This day has presented to me two virtually diametrically opposed narratives. On one hand was the really pleasurable experience of reading Karla McLaren’s wonderful article Focusing on autism-positive approaches (to stave off despair) A really great article I highly recommend you give it a read. On the other hand was the less then positive experience of watching the story on todays edition of A Current Affair, a tabloid journalism show on Australian Television’s Channel 9. You can see their Facebook page for more information about them.
On the one had was the discussion about searching for research that was not of a negative narrative, pathologised, and deficit model. A fruitless search.
On the other was a 10 minute or so story that painted in every way Autism as a problem to be solved, or endured or cured, or changed. There were a few stories of a few autistic people. The focus was on their challenges and not their skills. The focus was on the experience of their parents and siblings and not on their own experiences. This is very much a problem with the narrative that we have. A narrative that is continually presented with minimal or zero actually autistic voices. When those minimal voices are presented it is, at least from my viewing angle, is tokenistic.
It appears to be all about the stories that will bring about the most viewers. The best sensationalism it what it really seems to be about. Stories of devastation, stories that are full of difficulty, struggle and loss really fit this bill.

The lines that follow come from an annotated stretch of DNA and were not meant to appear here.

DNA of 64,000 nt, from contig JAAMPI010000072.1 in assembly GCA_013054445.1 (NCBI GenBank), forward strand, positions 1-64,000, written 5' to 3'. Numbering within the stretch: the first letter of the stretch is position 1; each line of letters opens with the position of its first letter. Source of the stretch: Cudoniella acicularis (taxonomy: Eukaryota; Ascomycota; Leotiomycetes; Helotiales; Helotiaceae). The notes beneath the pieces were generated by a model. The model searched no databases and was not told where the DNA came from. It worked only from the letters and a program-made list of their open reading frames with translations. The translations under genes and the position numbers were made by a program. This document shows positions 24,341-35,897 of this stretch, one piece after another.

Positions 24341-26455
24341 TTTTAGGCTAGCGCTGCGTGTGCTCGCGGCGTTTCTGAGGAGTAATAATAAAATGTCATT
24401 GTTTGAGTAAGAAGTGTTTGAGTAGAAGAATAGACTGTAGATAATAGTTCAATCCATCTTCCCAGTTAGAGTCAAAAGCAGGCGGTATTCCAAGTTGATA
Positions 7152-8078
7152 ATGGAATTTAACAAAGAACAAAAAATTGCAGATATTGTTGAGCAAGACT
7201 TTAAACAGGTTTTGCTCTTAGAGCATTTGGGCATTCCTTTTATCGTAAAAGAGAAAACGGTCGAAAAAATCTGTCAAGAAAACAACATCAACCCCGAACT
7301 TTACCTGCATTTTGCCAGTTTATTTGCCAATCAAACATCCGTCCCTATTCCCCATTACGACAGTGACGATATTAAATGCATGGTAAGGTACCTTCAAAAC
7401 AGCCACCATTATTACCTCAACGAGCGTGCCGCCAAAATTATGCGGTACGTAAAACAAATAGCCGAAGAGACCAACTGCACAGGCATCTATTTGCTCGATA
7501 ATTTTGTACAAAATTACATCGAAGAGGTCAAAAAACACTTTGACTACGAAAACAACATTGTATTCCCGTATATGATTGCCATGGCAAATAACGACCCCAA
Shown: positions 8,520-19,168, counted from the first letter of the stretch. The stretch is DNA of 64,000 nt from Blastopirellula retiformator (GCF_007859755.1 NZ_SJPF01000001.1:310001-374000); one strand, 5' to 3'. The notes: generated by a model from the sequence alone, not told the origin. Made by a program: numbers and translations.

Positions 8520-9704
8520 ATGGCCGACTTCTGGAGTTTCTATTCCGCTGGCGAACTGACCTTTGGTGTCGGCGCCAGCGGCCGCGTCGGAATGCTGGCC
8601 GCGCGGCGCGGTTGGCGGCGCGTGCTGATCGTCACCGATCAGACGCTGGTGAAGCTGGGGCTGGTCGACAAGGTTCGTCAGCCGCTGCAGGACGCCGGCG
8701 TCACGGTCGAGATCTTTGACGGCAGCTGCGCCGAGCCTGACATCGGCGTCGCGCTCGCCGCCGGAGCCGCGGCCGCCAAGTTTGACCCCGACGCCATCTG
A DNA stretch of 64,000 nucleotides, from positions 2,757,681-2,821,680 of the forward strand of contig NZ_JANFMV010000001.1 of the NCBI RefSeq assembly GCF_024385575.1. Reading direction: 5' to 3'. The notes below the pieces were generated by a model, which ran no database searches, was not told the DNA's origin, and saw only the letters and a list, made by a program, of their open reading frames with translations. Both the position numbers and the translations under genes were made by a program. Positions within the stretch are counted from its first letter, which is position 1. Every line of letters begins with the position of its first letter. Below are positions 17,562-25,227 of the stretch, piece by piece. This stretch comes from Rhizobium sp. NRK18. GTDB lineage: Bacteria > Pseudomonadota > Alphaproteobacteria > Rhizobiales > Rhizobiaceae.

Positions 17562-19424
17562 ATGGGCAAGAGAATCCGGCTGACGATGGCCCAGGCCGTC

I would like to say here that there was effort made by the program to put a positive spin on the program. Unfortunately that spin was all about how particular therapies and interventions had brought about successful change in the autistic people involved. The idea of autistic people being accepted as they are was non-existent in the narrative or the imagery in the programs.
During the program the primary interviewee made the statement that “it’s not going to go away it’s going to get worse and worse and worse.” This is nothing but a negative portrayal. It displays a lack of acceptance of autistic people for who they are. The implication was that this can be changed by intervention, by intervention the “autism” can be minimised. This is simply not acceptance at all it is ableist and smacks of a cure culture.
Unfortunately this is not surprising as the stories we see about autism and autistic people across the media are generally of this kind. Generally they are very much about the experiences of the people surrounded by the autistic person rather than about the actually autistic person themselves. Whether it be the print media, the screen media, or indeed the social media streams. The stories that we see mostly are stories of struggling against autism, surviving autism, grieving for the lost child, and sickeningly triumphing over autism.
It’s time to change the narrative. For my part I have attempted to make contact with the program and asked the question of they would be interested or willing to hear some autistic voices. I hope they make contact, as I do believe they want the best, I do believe they are just caught up in the machine that is the Autism Industry which thrives on the negative narrative. The only way to change it is to keep speaking out with actually autistic voices.